What You Should Know About Colorectal Cancer Among Women


Comprising the longest section of the digestive tract, the colon draws water and nutrients from food that has passed through the small bowel. The last segment of the large bowel is referred to as the rectum. Occasionally, small growths (polyps) develop in the interior lining of the colon or rectum. These growths largely present few to zero symptoms, although some intestinal growths can change into the colon or rectal cancer. As they are extremely similar, colon and rectal cancer are generally classified together.

Colorectal cancer is the second-highest cause of cancer-related deaths in women, after breast cancer. Regular colorectal cancer screenings can identify signs of colorectal cancer in the early stages and substantially improve a person's health forecast. You can book a colonoscopy procedure and other forms of colon cancer screenings at GastroArkansas. Speak with our team to learn more about colorectal cancer and to partner with a Little Rock, AR gastroenterologist you can count on.

What are the common symptoms of colorectal cancer?

Colon and rectal cancer starts in the colon or rectum. Many people who have colon cancer will experience no symptoms in the cancer’s early stages. The people who do present symptoms could notice one or more of the following:

  • Ongoing abdominal cramps or discomfort

  • A difference in bowel movements

  • Unintentional loss of weight

  • Blood in stool or rectal bleeding

If you or a loved one is exhibiting any of these symptoms, reach out to GastroArkansas in Little Rock, AR as soon as possible to meet with a GI doctor.

In instances where a malignant growth extends into the outer wall of the large bowel, it can enter into the lymph system or blood vessels and be transmitted to other parts of the body. Patients whose colorectal cancer has metastasized in addition to the colon and rectum have substantially decreased survivability than individuals whose cancer is localized. As such, early identification and treatment are imperative.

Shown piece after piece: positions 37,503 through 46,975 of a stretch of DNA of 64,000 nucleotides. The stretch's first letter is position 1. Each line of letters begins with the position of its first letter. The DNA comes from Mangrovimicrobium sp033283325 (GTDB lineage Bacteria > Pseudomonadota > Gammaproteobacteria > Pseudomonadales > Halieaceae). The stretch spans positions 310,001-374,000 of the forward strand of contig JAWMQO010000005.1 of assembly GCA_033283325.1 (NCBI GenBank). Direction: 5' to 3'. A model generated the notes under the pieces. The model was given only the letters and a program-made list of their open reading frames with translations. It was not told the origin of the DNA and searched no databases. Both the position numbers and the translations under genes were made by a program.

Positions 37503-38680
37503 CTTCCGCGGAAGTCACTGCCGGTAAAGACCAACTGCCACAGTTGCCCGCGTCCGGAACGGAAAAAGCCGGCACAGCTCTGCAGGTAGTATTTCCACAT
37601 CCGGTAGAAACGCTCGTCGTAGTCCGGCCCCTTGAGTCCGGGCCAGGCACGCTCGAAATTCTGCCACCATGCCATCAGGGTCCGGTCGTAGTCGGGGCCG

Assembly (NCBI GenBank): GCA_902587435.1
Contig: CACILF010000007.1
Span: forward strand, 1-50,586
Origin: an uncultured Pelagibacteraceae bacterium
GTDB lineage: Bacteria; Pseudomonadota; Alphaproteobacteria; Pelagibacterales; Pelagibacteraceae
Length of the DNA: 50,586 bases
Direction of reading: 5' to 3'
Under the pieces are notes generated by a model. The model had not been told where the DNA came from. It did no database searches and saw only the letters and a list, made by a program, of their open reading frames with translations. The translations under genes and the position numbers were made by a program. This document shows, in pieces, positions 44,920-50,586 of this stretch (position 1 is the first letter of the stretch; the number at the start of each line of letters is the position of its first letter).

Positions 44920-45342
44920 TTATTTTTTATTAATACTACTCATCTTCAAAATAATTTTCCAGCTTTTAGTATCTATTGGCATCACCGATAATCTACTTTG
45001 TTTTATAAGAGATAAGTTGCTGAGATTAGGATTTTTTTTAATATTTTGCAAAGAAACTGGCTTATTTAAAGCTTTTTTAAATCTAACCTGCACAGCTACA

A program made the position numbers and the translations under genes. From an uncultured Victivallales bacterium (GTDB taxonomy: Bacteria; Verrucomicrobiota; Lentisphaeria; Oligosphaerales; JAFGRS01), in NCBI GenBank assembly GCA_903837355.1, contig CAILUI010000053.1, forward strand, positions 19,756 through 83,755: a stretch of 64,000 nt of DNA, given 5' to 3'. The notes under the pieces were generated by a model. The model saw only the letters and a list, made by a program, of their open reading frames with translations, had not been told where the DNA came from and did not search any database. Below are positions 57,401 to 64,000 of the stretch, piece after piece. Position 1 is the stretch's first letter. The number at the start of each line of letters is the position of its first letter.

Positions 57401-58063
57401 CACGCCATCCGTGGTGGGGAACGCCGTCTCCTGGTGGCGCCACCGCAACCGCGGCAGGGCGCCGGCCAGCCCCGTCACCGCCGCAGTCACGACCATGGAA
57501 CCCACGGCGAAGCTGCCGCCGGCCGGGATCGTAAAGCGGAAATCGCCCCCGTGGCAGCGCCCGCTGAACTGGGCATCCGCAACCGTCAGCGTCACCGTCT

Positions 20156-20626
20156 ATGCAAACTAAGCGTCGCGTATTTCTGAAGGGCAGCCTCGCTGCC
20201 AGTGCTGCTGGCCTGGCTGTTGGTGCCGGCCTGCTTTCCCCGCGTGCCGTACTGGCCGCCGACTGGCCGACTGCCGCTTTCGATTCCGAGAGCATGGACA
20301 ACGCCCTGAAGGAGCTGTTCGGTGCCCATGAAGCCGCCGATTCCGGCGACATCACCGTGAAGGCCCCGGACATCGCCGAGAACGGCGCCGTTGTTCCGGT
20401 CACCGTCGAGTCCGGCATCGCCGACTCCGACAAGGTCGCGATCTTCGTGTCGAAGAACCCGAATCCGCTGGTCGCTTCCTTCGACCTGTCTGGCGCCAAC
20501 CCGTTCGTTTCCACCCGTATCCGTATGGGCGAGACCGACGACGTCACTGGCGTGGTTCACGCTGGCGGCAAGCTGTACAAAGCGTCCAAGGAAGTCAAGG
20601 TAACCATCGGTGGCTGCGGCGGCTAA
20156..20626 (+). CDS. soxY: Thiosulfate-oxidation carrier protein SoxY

What are colon and rectal cancer risk factors?

Even though any person can be affected by colon cancer, a few conditions can place certain patients at an elevated risk. A number of risk factors for colorectal cancer are listed below:

  • A genetic predisposition to colorectal cancer

  • Smoking

  • Being over the age of 50

  • Alcohol use

  • Being overweight

  • Having a personal history of inflammatory bowel disease (IBD)

Individuals having these risk factors should undergo regular colon cancer screening tests, like a colonoscopy.

How is cancer of the colon identified?

A number of forms of colon and rectal cancer screening may be conducted for individuals at risk of getting the condition. These screening processes include fecal assessments, blood tests, and colonoscopy procedures. To perform a colonoscopy, a GI specialist inserts a flexible scope housing a mini camera through the colon and rectum to look for any indications of tissue irregularities, such as growths in the large intestine. In the event that colon polyps are discovered during the conduction of a colonoscopy, they can be removed at the time of the procedure and evaluated for signs of cancer cells. When colon cancer has been diagnosed, further testing can be carried out to identify if the cancer has metastasized and to determine the ideal way to address the condition.

In what way is colorectal cancer treated?

The treatment approach for colorectal cancer will be based on the location, stage, and size of the cancer and may include surgery to remove the malignant tissue, chemotherapy, or radiation treatment. Growths in the colon could take 10 –15 years to become cancerous. As such, if a growth is detected early on, it can generally be excised before it becomes malignant. For individuals who have localized colon cancer and obtain treatment, there is a five-year survival rate of about 90%. Receiving a periodic colonoscopy can be lifesaving; however, about 30% of American adults have not kept up with routine screenings for colon and rectal cancer.

Get a colonoscopy in Little Rock, AR

Colorectal cancer might be the second-leading reason for cancer deaths among women, but it is highly treatable in the early stages and easy to detect through a routine colonoscopy procedure. Individuals who are over the age of 50 or who have been diagnosed with additional medical issues that elevate their risk of colorectal cancer are encouraged to schedule a regular colonoscopy screening. GastroArkansas uses the most cutting-edge techniques and technology to boost GI health, and our team of experienced physicians works with a patient-centered focus. For additional details concerning colon and rectal cancer or further gastrointestinal health conditions, reach out to GastroArkansas in Little Rock, AR today.